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Health

Local Medical Expansions

Local medical expansions are providing new spaces for patients and new solutions for area medical professionals.

Written by Karen Bliss | Photos courtesy Jordan Valley, Burrell Behavioral Health

Jan 2017

The new Jordan Valley Community Health Clinic in Lebanon.

IntrinsiQ Specialty Solutions

138 Park Central Square, 877-570-8721

IntrinsiQ Specialty Solutions moved into the Heer’s Building in 2016 with a need for expanded office space, says spokeswoman Lauren Moyer. The company is part of AmerisourceBergen and provides software and solutions for specialty practices such as oncologists and urologists. 

“[IntrinsiQ] helps practices stay viable and enables their physicians to focus on providing the highest quality of care,” Moyer says. “For example, IntrinsiQ manages and optimizes electronic health records, which are digital versions of patients’ medical information. We also provide practice financial management solutions, which ease the logistical burden of running an independent practice. In fact, more than 6,000 specialty physicians across the U.S. use IntrinsiQ software solutions.”

IntrinsiQ moved to Springfield to find a home that could accommodate the company’s size and culture, Moyer says. “We were extremely excited to move to the historic Heer’s Building and remain a part of the Springfield community.” 

For associates, IntrinsiQ’s functional, modern space is an exciting urban atmosphere, Moyer says. Moyer says jobs are constantly being added to the Springfield area through IntrinsiQ. “We are in a fast-paced, ever-changing field,” Moyer says. “The high-tech jobs we bring to the region are just the newest addition to a growing IT sector in the downtown Springfield area.”


Jordan Valley Community Health Center

Lebanon

Jordan Valley Community Health Centers are all over 417-land, and Jordan Valley just continues to expand as more and more patients are looking for a place to fit their healthcare needs. 

The new Lebanon Clinic is soon joining the list of Jordan Valley clinics, which already includes Springfield, Republic, Forsyth, Hollister and Marshfield. The clinic will replace the current Lebanon location at 1216 Deadra Drive. “We’ve outgrown our current Lebanon location, and in the new space we will be able to serve more people,” says Shannon Tidwell, communications specialist at Jordan Valley Health Centers. Tidwell says the new building is a joint venture between Jordan Valley and Compass Health, also known as Pathways Behavioral Health. The facility plans to provide medical, dental and behavioral services to Lebanon and surrounding areas with providers and staff totaling approximately 75. “We are following the Jordan Valley model of offering three main services—medical, dental and behavioral,” she says. The building, 27,000 square feet of finished space and an additional 3,000 square feet designated for expansion of clinical or community services, is estimated to cost $6 million.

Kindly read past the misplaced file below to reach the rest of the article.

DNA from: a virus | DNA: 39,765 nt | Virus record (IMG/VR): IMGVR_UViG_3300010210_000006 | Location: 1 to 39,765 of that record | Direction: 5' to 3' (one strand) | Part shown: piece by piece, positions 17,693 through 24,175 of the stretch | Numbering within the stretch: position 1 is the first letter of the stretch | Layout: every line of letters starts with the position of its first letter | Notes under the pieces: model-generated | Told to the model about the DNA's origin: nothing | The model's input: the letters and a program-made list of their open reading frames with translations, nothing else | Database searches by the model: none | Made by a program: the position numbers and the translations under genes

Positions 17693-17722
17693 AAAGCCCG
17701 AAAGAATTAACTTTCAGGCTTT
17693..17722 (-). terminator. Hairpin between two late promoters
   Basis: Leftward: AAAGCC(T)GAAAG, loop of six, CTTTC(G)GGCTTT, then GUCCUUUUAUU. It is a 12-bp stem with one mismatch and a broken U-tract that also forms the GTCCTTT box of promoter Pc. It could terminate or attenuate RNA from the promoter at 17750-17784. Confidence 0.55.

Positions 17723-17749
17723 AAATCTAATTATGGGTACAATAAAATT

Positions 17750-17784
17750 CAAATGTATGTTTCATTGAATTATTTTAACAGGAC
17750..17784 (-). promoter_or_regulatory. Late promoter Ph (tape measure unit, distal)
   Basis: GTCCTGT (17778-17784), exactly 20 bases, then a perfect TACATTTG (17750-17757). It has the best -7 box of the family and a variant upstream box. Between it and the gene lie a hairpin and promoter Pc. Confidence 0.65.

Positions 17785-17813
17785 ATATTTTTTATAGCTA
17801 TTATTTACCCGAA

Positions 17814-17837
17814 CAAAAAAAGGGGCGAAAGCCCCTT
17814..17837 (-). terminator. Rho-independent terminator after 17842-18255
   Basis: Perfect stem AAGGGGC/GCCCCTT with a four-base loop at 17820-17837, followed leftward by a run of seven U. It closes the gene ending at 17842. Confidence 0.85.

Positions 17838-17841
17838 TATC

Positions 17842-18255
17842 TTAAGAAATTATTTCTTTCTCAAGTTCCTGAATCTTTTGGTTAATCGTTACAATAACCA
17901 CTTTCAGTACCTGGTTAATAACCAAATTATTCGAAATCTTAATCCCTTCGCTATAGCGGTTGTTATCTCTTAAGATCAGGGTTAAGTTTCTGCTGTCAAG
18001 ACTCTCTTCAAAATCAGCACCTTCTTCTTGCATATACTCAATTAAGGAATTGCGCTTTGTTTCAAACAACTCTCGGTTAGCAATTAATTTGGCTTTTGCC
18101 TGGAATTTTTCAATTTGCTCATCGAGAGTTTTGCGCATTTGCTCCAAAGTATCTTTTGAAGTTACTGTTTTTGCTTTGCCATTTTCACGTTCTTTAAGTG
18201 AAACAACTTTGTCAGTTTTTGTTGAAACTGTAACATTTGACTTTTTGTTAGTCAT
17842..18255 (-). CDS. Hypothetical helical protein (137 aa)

Burrell Behavioral Health’s Adult CSTAR

155 Corporate Place, Branson, 417-893-7740

Burrell Behavioral Health’s Expanded Addictions program for Comprehensive Substance Abuse Treatment and Rehabilitation is one of Burrell’s newer expansions. The building was already an existing facility prior to 2016, but it houses mental health services. “It was repurposed for addictions when the mental health program moved to the Hollister location, a co-effort with Jordan Valley,” says Sally Gipson, vice president of addiction services. 

“It serves all levels of outpatient clients and the layout allows for a larger client flow,” she says. Clients in need of social setting detox or residential support are treated in Springfield but then transferred to Branson when they are ready for outpatient services, she says.

Many services were not available under the old contract, especially for clients in Branson, according to Gipson. Now the program is providing co-occurring services, transportation, family therapy and community support specialists. “Co-occurring services are the largest need, as many addiction clients also have mental health concerns and trauma that affect their ability to remain substance-free,” she says. “Transportation is another barrier in the Branson area, as many clients are not able to get to and from treatment on a consistent basis. Family therapy is also a service that was not an option under the old contract, and we can now help families work together to help the client receiving addiction treatment. Community support specialists are needed to help clients navigate the many systems they are involved with and to help them reestablish their lives outside of treatment.”

Gipson says the Corporate Place facility offers 18 rooms that can accommodate individual counseling, group therapy and group education classes. The facility is open five days per week with some evening services to accommodate a variety of client schedules. Soon the facility plans to expand to seven days a week and evenings as the need arises.

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